Dead Man Walking


Look at you. Death is looking down your neck, and you're playing your little male come-on games.

From Dead Man Walking, 1995

Dead Man Walking is a powerful and compelling movie which centers around a convicted rapist and murderer Matthew Poncelet and Sister Helen Prejean both portrayed by Sean Penn and Susan Sarandon respectively. Both coming from totally different backgrounds, Matthew and Sister Helen became friends when Matthew wrote to Sister Helen’s order requesting for assistance so that he can avoid execution of the crime he has committed. Their correspondence led Sister Helen to finally visit Matthew in the prison. One visit leads to another until such time that Sister Helen finds herself spending a time everyday talking with Matthew. Sister Helen is basically involved in helping the poor African-Americans in New Orleans and do not have any knowledge about criminal chaplaincy. Despite this inadequacy she became Matthew’s spiritual counselor.

Sister Helen opposes capital punishment and she worked to repeal Matthew’s death sentence. This caught the ire of the victim’s family. Mr. Delecroix, one of the victim’s father reprimanded Sister Helen prompting her to visit them and listen to their heart breaking stories of anguish and pain brought about by the senseless killing of their loved ones. She interacts with the grieving family and feels their anger and sorrow. Sister Helen finds herself exposed to entirely different emotions. The pain felt by Matthew who claims to be innocent and the pain felt by the victim’s family who seeks justice for their slain loved ones are too much for an ordinary lady. However, Sister Helen is a strong servant of God who can still offers compassion even to the most despicable human being like Matthew.

Sister Helen did not only try to help Matthew rescind the capital punishment but moreover she helped the man come to terms with himself, face up his guilt, and ask forgiveness for the crime he has committed. She also tried to offer spiritual help to Matthew and guide him to the way of salvation. She also felt scorned by the public as she tries to help Matthew. Over the course of time until the day of the execution, Sister Helen finds herself feeling compassion both towards the criminal who has become her friend and the victims of the crime who still grieved for their loss. On the day of the lethal injection, as Matthew walks to his death, Sister Helen reads the bible and sings hymns while holding the convict’s hand.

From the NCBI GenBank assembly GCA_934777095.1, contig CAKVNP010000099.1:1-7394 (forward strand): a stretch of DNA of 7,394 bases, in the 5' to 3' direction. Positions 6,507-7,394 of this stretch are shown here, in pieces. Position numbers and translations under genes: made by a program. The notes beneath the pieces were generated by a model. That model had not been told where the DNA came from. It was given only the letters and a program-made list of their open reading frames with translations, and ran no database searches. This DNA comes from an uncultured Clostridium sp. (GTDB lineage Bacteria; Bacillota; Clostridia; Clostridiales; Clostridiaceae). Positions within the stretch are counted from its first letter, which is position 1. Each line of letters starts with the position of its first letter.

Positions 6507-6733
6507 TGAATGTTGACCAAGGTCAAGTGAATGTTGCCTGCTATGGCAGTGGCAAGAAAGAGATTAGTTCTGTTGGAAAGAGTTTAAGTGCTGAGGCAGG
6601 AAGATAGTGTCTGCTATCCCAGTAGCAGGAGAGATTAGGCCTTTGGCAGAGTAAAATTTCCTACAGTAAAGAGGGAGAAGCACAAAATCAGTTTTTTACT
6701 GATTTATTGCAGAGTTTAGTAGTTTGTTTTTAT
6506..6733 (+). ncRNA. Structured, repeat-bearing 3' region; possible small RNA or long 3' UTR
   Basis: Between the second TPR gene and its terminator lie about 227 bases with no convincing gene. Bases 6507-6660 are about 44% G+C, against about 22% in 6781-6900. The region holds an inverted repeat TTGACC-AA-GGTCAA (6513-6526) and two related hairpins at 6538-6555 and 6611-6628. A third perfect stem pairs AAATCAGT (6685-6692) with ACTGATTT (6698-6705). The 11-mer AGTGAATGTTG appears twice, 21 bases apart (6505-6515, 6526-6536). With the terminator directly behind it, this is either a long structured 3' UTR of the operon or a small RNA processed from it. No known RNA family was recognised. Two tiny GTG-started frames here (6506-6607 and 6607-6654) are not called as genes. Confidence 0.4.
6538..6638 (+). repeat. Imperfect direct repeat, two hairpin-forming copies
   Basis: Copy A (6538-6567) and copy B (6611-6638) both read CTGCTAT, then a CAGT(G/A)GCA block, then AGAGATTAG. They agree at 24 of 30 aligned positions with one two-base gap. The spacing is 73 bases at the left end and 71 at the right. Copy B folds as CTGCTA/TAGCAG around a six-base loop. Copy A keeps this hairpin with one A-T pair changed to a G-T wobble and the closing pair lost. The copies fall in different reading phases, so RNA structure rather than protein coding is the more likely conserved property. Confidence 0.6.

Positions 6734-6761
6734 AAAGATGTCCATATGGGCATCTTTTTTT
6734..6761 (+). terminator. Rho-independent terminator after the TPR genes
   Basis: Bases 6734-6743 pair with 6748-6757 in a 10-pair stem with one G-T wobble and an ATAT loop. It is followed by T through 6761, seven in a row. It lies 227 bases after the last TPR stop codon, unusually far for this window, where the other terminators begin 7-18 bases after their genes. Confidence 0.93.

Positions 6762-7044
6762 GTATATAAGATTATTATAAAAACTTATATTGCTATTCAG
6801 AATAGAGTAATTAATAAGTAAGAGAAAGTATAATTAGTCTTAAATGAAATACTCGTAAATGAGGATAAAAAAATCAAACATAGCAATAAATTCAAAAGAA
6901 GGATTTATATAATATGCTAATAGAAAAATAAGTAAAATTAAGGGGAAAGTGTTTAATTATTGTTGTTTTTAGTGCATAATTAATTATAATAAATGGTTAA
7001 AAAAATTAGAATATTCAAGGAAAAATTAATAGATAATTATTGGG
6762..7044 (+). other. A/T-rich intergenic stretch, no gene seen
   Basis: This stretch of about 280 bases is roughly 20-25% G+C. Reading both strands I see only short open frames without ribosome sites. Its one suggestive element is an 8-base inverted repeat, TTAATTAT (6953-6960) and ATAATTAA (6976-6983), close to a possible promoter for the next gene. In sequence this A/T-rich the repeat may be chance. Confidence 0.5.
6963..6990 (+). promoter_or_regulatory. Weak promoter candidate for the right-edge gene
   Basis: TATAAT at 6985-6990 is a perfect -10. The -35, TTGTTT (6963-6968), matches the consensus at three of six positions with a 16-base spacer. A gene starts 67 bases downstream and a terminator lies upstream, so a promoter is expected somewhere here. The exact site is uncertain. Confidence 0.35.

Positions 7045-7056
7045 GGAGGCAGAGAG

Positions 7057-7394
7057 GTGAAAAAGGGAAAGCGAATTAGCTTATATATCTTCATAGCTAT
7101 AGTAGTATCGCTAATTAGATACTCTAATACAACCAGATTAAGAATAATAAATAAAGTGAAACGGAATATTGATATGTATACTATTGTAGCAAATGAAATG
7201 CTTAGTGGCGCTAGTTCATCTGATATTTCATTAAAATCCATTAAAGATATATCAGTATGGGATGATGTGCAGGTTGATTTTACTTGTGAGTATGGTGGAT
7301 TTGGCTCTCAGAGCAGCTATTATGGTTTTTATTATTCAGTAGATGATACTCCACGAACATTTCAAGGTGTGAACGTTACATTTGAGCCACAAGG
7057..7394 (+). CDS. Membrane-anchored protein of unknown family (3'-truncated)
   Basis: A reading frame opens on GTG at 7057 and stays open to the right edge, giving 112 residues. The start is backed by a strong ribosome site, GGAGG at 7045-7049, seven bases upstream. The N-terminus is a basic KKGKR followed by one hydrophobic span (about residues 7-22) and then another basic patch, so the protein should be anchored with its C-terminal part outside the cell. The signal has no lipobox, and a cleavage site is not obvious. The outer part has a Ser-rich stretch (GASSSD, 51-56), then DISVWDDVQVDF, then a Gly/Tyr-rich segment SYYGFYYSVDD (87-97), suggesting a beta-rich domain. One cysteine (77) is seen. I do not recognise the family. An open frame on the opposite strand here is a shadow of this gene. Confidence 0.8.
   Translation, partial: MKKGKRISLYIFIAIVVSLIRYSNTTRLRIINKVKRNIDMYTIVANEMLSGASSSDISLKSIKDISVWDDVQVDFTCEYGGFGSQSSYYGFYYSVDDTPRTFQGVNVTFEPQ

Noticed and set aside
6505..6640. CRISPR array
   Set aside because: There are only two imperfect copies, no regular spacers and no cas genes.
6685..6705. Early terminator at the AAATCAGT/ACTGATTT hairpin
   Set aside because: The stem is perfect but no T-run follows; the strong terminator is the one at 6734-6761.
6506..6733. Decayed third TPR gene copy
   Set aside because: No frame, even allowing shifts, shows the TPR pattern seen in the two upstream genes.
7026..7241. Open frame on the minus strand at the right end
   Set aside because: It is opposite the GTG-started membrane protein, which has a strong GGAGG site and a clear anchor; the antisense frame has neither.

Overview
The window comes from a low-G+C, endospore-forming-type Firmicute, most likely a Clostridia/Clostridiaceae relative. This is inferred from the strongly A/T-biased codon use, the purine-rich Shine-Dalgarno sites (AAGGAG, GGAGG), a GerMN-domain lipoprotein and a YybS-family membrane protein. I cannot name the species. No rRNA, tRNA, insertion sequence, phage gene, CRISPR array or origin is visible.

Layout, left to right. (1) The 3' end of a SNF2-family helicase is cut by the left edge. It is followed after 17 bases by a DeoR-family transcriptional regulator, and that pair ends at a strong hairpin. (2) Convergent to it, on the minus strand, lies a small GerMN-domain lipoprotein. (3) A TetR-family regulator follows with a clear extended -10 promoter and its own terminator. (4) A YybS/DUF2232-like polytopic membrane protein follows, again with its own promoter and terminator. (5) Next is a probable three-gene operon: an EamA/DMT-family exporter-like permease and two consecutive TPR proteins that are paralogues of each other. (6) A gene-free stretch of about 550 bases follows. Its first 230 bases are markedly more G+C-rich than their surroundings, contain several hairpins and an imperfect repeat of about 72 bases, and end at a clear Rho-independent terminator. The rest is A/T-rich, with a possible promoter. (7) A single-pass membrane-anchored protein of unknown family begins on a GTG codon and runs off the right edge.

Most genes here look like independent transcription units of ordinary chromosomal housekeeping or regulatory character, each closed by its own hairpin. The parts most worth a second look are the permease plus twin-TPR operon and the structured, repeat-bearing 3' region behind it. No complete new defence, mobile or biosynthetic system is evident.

Finally, Dead Man Walking is a movie which touches the controversial subject of Capital Punishment just like nuclear war games and more. Tim Robbins, the writer and director of the movie successfully presented the film taking no sides and rightly recognizes that there are no clear cut answers to this issue. Both Sean Penn and Susan Sarandon offered powerful portrayals of their characters. Sean Penn successfully portrays Matthew Poncelet as a vicious and arrogant person who later reveals a lonely and frightened person beneath the facade he tries to hide himself. Susan Sarandon on the other hand is perfect for the role of Sister Helen, the focal point of the movie. She offers strength in the midst of spiritual and moral crisis which haunt both Matthew Poncelet and the family of the victims.

"Dead Man Walking" is a film about human dying in the American penal system, through charity and other requirements of the nuns' work, but it is also a film about the human conscience and the understanding of what Christians among graceful death.

Of course, the film is also about the death penalty, and it even was said that he was acting on nothing else: Matthew Poncelet (Sean Penn) is in fact convicted to death, the chances of clemency are approximately zero, the execution is imminent. Sister Helen Prejean (Susan Sarandon), although initially concerned about an appeals lawyer, but her expertise is just not the legal stuff, but the human soul. The rest of the film also is about how the nun, the killer tried to elicit a full Tatgeständnis (because so far he has adamantly denied), he should ask the parents of two victims for forgiveness, and accept full responsibility for his act - of course in his own interest, because it dies to be better when you have made peace with themselves and the world. My sister is a success: we see the hard Knacki weep, pray, beg your pardon, - himself witnessed the execution of the spectators after his victory in a state rather than as a sigh relief climax of rage and indignation.